I always watched her walk – or run, whichever the case may be – to class. I was sure; this was the girl of my dreams. If only I could gather my boldness to go talk to her. But I was waiting for the right time. Next semester, she was pregnant. A part of my world crashed!
The six months strike had its positive effects on me. Basically, the effect was on my Facebook profile. I received various friend requests, sent several others and so forth. When I saw her name – not the first her this time though, a new her – I loved it immediately. I checked our mutual friends, about sixteen in common. Request sent, I awaited her acceptance.
Two days passed, I logged in to see several notifications and few messages. I get that quite a lot these days. I scrolled through the notifications, ignoring the irrelevant ones and commenting on the important ones. And then, there it was, clearly written in Facebook letters: “So and so accepted your Facebook request”.
I clicked on her wall, wanting to welcome her to my world in the usual fashion of mine. Her profile picture caught my eye and instead, I clicked that. The smile that met my eye was stupefying. My jaws dropped. I shook it off; most of these pictures were disguises. My network vanished, you know na, MTN and their usual wahala. And so, I press the red button, to continue on a more MTN friendly day.
Next morning, I opened Facebook – call me an addict, a strict adherent, warefa, Ah don kier! – and answer to the messages left off yesterday and to reply to the wonderful comments on my infantile status updates and so forth. I click on one of the “so and so, so and so and three others commented on your status” notifications and the thing loads a poem I had posted the previous day on a political brouhaha that was ravaging social media and there, among the comments, her name, masterfully done, standing above a comment that read thus: “Wow! Such wonderful talent. Kudos Nonso”. I mean, this comment came from her, typed by her own very tender fingers; that same beauty that accepted my friend request yesterday. Haaaa!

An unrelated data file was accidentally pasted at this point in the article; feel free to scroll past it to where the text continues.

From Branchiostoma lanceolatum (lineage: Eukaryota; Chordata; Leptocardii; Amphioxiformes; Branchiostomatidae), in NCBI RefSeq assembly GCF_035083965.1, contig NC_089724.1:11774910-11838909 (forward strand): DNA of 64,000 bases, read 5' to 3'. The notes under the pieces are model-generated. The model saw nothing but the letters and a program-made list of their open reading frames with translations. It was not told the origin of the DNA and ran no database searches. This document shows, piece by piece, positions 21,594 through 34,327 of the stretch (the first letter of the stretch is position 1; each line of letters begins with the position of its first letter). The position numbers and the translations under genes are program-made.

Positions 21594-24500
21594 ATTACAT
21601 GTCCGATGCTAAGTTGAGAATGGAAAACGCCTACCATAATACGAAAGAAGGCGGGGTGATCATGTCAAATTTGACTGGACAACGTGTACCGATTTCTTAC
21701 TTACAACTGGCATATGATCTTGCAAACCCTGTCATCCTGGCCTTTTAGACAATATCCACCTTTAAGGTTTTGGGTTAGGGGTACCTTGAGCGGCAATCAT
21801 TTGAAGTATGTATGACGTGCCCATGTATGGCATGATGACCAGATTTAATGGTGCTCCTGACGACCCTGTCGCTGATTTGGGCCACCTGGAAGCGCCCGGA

I must confess here now, that my head swirled in ecstasy. Firstly, I find it difficult to impress ladies, not to mention beautiful ladies. I felt like a Nobel Laureate. Maybe Wole Soyinka would understand what I mean. I wanted to run to the kitchen, scream at the top of my voice at my mother that a beautiful gehl found my writing beautiful too. I was so happy, plus, I was gradually falling in love with her.
We soon started chatting and I found out from her that she was in my department in school. Whoop! I was looking forward to resumption. I didn’t want to tell her that I had a thing for her on social network, no. I was going to make it formal, at the right time. So, I counted the days, watched the news, listened to the news, read the news and even dreamt the news; all in anticipation of the call off of the strike.
Six months smoked away and ASUU finally saw reason right after Prof. Iyayi paid the debt with his blood (Oh! CWW). We soon resumed and I flew to school before anybody could say “Ah-Suu”. I slept in a room designed for two, allocated to eight and occupied by twelve alone for four nights, counting the seconds to dawn in my sleep, jerking up every time a hungry rat scurried across the floor in chase of a cockroach. Two weeks, I had not seen her. I visited every of her class in search of this girl and I could not find her in any.
I was devastated. So na so my love wan take perish? Chai! I soon gave up. I have that gift of giving up easily in such pursuits you know. Then, it happened. One day, as I stood by A1 with a friend, debating the essence of the ASUU strike, she walked past. Now, she might not have noticed me, I cannot tell. But I sure remembered her face. How can I not? That beauty was even more accentuated in real life. She had a smallish frame, a young innocent face and the sexiest smile of all time. I wanted to call her name, but something within me was holding me back, endearing me to wait till the right time.
The first day we spoke, my palms were both sweaty, my voice was cracked and I stuttered a lot, like I was dumb. Well, that was then. We soon became closer and I still am yet to tell her of that crush, that feeling of love I have for her. I’m scared of losing her; of losing that soft smile. If only she could tear through the terraces of my heart and see the evidences, glaring enough, then things would be easier. For now, I have to wait for the right time.
P.S: This is a literary non-fiction; i.e. it is a real life story that has been improved upon to effect a certain satisfaction in the mind of the reader. Gracias!